Weary Wings

Wednesday, May 26, 2010

Some Crazy Stuff

I insisted from the beginning that this blog would include those pieces of my life that are, well, less normal than other. Whatever that means. I started the blog in place of a journal that my therapist recommended. I guess the idea of possibly having someone else read (hear) me was appealing so I started the blog.

So far I have kept most entries pretty normal. Just the facts and some random stories from my life. It hasn't been purposeful. I just wasn't really in the mood to write anything more revealing. And, as you'll see, mood happens to be a huge factor in my life.

Early on I did reveal that I have Borderline Personality Disorder. I was diagnosed about a year ago and have been medicated since then. What that means is that I have a hard time regulating my emotions particularly the negative ones. I believe that I would have gone undiagnosed had I not gotten pregnant and quit working to stay home with Ephram. I entered into a period of depression like none I had ever known and could not find my way out of it. Add to that a relatively young marriage between two people who are not good at conflict and a perfect storm of sorts revealed the depths of my emotional state.

I always knew that I had trouble dealing with negative emotions. I knew that I experienced rejection in an intense way. I just attributed all that to certain people in my life. I felt that if I removed these people, or at least changed the nature of the relationship, I would remedy the problem. In part, I was right. Limiting close connections, and thus, opportunities for relational disappointments, I did experience a period of time in my life that was relatively stable for a few years. During this time I went to college and made the move from California to Texas, which was a good move for my family.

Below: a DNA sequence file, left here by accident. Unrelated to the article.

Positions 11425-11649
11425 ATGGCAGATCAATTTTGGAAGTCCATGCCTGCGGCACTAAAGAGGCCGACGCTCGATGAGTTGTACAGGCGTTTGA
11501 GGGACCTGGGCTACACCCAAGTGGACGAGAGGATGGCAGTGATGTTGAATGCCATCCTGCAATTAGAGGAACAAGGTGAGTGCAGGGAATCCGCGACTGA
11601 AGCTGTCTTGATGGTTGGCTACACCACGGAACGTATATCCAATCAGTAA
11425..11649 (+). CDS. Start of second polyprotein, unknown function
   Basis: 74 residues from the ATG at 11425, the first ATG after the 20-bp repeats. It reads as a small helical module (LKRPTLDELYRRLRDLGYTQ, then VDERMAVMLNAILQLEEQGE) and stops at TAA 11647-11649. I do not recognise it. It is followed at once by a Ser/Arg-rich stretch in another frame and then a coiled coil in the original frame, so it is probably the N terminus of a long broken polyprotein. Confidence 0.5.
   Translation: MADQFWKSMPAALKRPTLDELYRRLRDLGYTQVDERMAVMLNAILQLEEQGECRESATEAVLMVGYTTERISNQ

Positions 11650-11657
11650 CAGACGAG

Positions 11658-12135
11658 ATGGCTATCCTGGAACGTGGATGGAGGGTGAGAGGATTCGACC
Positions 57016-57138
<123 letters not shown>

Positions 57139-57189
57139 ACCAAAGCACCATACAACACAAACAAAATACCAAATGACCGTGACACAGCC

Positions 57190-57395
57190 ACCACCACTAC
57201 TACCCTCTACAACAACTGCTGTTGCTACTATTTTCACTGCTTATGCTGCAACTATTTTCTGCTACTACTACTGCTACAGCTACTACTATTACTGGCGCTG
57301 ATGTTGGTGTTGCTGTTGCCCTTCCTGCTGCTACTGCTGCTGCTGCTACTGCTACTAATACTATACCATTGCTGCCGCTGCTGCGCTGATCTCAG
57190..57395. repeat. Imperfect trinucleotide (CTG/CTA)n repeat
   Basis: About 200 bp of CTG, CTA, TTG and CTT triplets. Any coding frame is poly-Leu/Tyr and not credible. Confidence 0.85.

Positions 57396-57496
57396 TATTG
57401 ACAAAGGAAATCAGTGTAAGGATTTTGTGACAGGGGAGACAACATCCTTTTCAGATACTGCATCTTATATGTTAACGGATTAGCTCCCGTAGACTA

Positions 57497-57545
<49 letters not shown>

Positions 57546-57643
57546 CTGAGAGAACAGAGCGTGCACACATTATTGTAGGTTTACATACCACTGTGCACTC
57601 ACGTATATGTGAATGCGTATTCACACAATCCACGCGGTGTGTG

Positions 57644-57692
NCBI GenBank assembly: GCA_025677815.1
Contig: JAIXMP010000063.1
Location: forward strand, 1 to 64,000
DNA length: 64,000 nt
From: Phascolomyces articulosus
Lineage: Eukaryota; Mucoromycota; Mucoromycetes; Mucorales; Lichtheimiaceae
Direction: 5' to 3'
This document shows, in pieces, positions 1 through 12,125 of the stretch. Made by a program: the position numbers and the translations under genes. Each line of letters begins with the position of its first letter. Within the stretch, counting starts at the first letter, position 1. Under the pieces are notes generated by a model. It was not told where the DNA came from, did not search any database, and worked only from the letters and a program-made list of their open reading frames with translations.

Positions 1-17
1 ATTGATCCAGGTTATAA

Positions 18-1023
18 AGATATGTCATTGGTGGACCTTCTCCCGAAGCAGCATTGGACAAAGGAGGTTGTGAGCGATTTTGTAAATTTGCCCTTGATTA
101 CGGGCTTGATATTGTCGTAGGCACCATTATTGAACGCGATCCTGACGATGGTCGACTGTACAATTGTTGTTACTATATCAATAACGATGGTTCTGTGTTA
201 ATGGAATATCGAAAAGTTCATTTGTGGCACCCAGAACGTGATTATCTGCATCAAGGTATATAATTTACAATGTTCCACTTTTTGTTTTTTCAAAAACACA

I did, however, find that I was extremely harsh with my kids. That bothered me but I justified my responses to them by telling myself that it was hard to be a single mom of two boys. I would insist that I needed to be tough on them because they didn't have a dad around to do that. I do remember once talking with a counselor about it and she told me the same things. She completely reinforced the excuses I was already making to myself. Deep down I knew there was more to it but hoped that feeling would go away.

Getting married was probably a catalyst for cracking the damn so to speak. James, my husband, is a great guy. He has loved me well over the last few years, in spite of myself. But, when things became hard between us, I was totally unprepared to find myself the same emotional wreck I was when I was 20. Like I said, I thought my emotional problems were the fault of others in my life. Having married someone who was completely different from men in my past, I never imagined he would incite the same behaviors from before. Only this time, it got worse. I was utterly hopeless that my life would ever change because I had made all of these external changes and not a single thing had changed internally. I was still a mess.

I would find myself locked in the bathroom weeping uncontrollably for long periods of time. I would not allow James to sleep when I felt we had something that needed to be resolved. The problem was, I needed to have this ambiguous feeling of resolution that never came. No matter what he did or said, it didn't feel resolved.

Then there was the boredom. Borderlines often experience an intense feeling of emptiness. It shows up without warning and so far, I have not found a cure for it other than going to sleep. Since I began taking the medication the feeling comes less often than it used to but it still comes. I have had to learn to communicate what's going on to James because I found that these were times when I was likely to pick a fight. Strangely, feeling like an emotional basket case is better than this emptiness. It's hard to describe but I once sat down and wrote out how I was feeling shortly after one of those moments. Here is what I wrote...